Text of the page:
Know The Difference – Warrants & Call-Warrants

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Nov 24 2006
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With the current “presume” bull-market in Bursa (KLSE), it seems everything looks attractive. Retails no doubt will re-look at the usual cheaper exposure – warrants. Compare with old time where warrants were the buzz-word for retails-investors, now they are spoilt for more option such as call-warrants, basket-warrants etc. But before an investors/speculators/punters jump into the boat, it’s advisable to distinguish the “Warrants” and “Call-Warrants”.
Warrants give the holders the right, but not an obligation, to subscribe for new ordinary stock shares at a specified price during a specified period of time. The warrants are issued by the company. Warrants have a maturity date (up to 10 years) after which they expire worthless unless the holder had exercised to subscribe for the new shares before the maturity date. Warrants used to have expire date of 5 (five) years but after the 1997 Asia Economic Crisis, most of these out-of-money warrants were granted extension of a longer expiry-date.
Call Warrants also give a right, but not an obligation, to buy a fixed number of stock shares at a specified price within a limited period of time. But unlike warrants, call warrants are issued by third parties based on existing stock shares. Therefore, they do not increase the issued capital or dilute the earnings of the company as a warrant do. Call warrants have maturity dates of not more than two (2) years.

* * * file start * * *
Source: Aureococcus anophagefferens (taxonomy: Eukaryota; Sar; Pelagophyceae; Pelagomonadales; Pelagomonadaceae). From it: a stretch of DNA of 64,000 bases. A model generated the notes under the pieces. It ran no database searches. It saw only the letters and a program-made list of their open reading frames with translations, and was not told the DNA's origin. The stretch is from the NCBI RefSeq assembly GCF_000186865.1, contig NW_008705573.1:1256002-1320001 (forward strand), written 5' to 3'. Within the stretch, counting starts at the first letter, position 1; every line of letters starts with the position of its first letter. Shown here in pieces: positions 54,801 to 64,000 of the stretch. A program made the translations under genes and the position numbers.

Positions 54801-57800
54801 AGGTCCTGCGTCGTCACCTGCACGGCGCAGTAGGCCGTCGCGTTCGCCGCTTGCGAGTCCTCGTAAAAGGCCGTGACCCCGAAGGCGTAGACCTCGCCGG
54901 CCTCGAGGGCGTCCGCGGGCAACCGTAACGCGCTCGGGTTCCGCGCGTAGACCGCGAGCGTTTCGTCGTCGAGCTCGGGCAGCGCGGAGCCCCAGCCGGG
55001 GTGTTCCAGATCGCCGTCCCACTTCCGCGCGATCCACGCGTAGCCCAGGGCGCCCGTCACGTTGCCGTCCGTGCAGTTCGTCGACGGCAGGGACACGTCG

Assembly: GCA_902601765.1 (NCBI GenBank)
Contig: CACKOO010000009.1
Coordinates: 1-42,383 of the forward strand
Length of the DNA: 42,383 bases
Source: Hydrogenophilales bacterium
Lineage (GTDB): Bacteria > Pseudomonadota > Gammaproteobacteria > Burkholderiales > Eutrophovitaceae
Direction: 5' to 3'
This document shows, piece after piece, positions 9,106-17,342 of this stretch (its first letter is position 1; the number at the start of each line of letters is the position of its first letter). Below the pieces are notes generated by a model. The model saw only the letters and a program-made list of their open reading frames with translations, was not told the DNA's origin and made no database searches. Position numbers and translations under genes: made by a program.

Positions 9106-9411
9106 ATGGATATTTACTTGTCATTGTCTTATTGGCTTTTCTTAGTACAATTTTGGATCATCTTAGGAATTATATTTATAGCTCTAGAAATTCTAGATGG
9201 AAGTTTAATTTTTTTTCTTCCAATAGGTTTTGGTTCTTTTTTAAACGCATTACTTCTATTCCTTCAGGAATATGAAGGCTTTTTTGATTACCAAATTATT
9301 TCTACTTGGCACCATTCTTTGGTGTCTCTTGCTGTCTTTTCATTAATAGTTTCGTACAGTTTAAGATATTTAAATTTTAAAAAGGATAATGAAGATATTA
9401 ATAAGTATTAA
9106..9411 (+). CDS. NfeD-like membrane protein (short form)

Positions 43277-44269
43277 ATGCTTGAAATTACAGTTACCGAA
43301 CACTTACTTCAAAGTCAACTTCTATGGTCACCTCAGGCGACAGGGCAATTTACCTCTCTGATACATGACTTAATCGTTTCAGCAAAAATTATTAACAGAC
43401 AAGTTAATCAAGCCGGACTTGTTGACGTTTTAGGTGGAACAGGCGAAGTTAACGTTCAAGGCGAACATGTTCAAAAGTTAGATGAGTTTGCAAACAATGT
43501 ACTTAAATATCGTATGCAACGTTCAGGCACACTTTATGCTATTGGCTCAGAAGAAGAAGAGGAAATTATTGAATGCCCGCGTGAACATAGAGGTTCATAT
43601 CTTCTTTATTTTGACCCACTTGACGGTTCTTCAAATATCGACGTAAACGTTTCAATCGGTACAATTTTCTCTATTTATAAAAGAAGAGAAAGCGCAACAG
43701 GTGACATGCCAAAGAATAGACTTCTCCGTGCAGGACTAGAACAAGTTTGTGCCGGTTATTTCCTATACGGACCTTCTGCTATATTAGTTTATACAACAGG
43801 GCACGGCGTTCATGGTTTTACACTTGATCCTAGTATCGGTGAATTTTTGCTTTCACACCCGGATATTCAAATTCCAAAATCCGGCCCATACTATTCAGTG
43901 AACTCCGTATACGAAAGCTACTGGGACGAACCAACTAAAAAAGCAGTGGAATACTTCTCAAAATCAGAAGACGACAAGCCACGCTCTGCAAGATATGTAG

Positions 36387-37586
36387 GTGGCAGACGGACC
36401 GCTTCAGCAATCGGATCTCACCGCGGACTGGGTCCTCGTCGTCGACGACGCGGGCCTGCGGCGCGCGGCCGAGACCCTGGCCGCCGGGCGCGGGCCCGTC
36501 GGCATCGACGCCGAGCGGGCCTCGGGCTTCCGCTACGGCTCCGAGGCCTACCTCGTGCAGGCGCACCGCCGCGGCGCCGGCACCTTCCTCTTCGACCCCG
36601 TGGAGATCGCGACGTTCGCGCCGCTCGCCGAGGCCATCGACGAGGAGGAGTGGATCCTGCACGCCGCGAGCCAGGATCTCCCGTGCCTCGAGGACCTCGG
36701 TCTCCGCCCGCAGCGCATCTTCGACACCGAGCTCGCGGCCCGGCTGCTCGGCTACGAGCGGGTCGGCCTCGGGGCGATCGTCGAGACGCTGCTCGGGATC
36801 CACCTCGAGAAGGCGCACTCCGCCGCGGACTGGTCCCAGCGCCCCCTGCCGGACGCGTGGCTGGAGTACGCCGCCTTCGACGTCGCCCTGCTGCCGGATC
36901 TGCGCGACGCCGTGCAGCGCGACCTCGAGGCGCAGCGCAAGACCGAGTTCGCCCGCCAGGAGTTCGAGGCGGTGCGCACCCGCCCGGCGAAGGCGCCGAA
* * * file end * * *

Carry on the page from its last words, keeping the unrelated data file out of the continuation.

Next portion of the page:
So, in a way both are similar to “Option” trading in western countries such as United States. But option trading is more complicated, flexible but yet interesting and can be very profitable as it involves other components such as Volatility, Strike Price, Different-Expiry-Date, Call & Puts (make money either the stock goes up or down), multiple strategies such as Spread and others.

Now back to warrants and call-warrants : example, Commerce International Merchant Bankers Bhd (CIMB) launched its call warrant issues for Astro All Asia Networks Plc and Scomi Group Bhd on May-2006.

The issue price for the Astro call warrant (ASTRO-CA : stock-code 5076CA) was set at 22.5 sen each, with an exercise price at RM4.65. The conversion ratio is two call warrants for one Astro share.

Scomi call warrant (SCOMI-CA : stock-code 7158CA) on the other hand was priced at 17.5 sen each and carries an exercise price of RM1.15. The exercise ratio is 1-for-1.

Both issues have a tenor of eight months.

So, before you commit your hard-earn money investing warrants, it’s advisable to check all the above information before you yell at your broker and say “BUY”, “BUY”, “BUY”.

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